Tuesday, September 11, 2012

Adios, Postnet. There’s a new guy in town.

The days of the Postnet barcode—familiar to anyone who has ever received a direct mail letter, postcard, newsletter, flyer, or magazine in the last 20 years—are numbered.

Faithful old Postnet is riding off into the sunset.  He has served us well, but like Sheriff  Will Kane in High Noon, Postnet knows when it is time to move on.

Looking a bit like the USPS in Trouble!white picket fence around the retirement cottage that Sheriff Kane and his good wife Amy built far outside of town, Postnet has vertical bars of uneven heights aligned along a flat bottom line. 
In its time, Postnet directed billions of pieces of mail to its intended destination.  But Postnet is being retired by the USPS.  In its place comes IMB—Intelligent Mail Barcode—the new gun in town.  

IMB looks a bit jittery—maybe having overdosed on some of that strong coffee Sheriff Kane left behind.  IMB has vertical bars of uneven lengths extending both above and below an imaginary midpoint.  But he’s more robust than Postnet could ever be.

Officially taking over on January 28, 2013, IMB promises services that Postnet could only dream of.  IMB, for instance, will allow mailers to track progress of their mail through the US Postal System, like shippers can track packages through FedEx or UPS.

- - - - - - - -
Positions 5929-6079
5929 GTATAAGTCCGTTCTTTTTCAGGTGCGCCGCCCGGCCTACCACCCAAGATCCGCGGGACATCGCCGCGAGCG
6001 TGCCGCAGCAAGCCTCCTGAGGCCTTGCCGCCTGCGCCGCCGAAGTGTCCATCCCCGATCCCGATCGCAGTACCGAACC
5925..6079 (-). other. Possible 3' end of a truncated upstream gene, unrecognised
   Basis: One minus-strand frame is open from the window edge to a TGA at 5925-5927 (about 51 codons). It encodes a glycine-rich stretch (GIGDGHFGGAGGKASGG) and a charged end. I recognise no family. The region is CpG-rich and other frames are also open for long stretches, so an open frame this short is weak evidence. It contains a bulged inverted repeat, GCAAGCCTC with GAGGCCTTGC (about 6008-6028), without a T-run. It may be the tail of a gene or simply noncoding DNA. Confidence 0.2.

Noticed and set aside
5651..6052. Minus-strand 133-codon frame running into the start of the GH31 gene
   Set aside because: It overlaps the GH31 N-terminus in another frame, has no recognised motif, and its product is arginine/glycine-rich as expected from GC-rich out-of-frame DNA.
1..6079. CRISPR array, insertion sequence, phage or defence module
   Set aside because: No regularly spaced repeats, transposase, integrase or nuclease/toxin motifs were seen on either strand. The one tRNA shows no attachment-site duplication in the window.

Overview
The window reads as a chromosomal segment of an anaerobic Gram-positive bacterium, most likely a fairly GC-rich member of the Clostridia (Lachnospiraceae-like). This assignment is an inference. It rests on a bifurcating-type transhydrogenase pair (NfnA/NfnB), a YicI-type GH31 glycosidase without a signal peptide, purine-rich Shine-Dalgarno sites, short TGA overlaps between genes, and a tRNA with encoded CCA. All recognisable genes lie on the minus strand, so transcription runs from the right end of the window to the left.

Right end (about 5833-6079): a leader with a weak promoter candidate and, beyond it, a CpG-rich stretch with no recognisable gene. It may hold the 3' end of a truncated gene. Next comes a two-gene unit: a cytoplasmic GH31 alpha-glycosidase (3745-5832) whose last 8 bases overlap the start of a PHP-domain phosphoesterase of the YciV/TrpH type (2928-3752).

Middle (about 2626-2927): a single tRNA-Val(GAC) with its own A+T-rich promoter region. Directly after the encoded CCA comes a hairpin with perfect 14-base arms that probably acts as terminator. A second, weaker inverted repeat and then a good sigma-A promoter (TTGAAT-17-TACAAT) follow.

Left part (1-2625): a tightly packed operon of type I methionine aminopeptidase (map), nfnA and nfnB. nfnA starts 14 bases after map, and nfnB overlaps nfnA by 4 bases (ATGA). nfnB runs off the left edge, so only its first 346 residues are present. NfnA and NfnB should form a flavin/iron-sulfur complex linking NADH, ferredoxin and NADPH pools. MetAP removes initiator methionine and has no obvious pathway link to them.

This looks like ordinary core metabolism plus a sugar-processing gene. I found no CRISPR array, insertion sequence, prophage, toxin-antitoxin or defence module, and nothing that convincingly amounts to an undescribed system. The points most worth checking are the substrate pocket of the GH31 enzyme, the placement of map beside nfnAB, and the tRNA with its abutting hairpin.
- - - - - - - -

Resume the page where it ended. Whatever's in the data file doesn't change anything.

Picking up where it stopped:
IMB also promises that if you use him, you can qualify for Full-Service mail.  (That’s the lowest appropriate automation rate for letters, flats and postcards.)  And as a final sweetener, if you quality for Full-Service, he will provide you with address tracking services.   For FREE!

But there is never a Free Lunch.  Like any new guy in town, IMB has to make and enforce rules.  His rules.  And if you don’t comply, he’s taking names.

Rule #1.  IMB doesn’t want to ride alone.  He demands that his IMB posse show up on your Permit Reply Mail and Business Reply Mail, too.  Be sure to deep six old artwork, too, so that going forward you’ll be printing only the right stuff.

This is use it or lose it time.  Use up your old stock with Postnet barcodes now or recycle it in January. It won’t be worth a plug nickel after that.

Rule #2.  Your mailshop will take care of this for you.  If you want to see just how much work is required, go to httpp://ribbs.usps.gov.  Click on “Intelligent Mail Barcode” in the upper left corner.  Then click on “Latest News.”  You’ll get an in-depth explanation and a 10-step verification process that IMB requires.

Rule #3:  If you want tracking services (aka “Tracking”), you must step up and register to get a unique mailer ID.  Apply through the Business Customer Gateway you’ll find at USPS.com.

Bad news for end-users:  this one is on you.  You’ve got to sign up.  And there may be a cost involved.

Rule #4.  IMB wants his brand to be noticeable, so he’s requiring a barcode clear zone in the lower right corner of every envelope/postcard/self-mailer.  That means he is mandating a block free of all copy or graphics (from the lowest right corner) 4” to the left and 5/8” tall.

Even if your IMB goes above the recipient’s name, IMB wants a barcode clear zone. 

After all, a man’s got to have his space. Be sure your graphic artist knows the rules.

Rule #5.  What he says goes.  Period.

Once IMB is in charge, there’s no looking back.  You’re with him or you’re agin him.  And IMB will take no prisoners, so you’ve got to get with the program.

Git along, Little Doggie.  Be sure your house is in order. 

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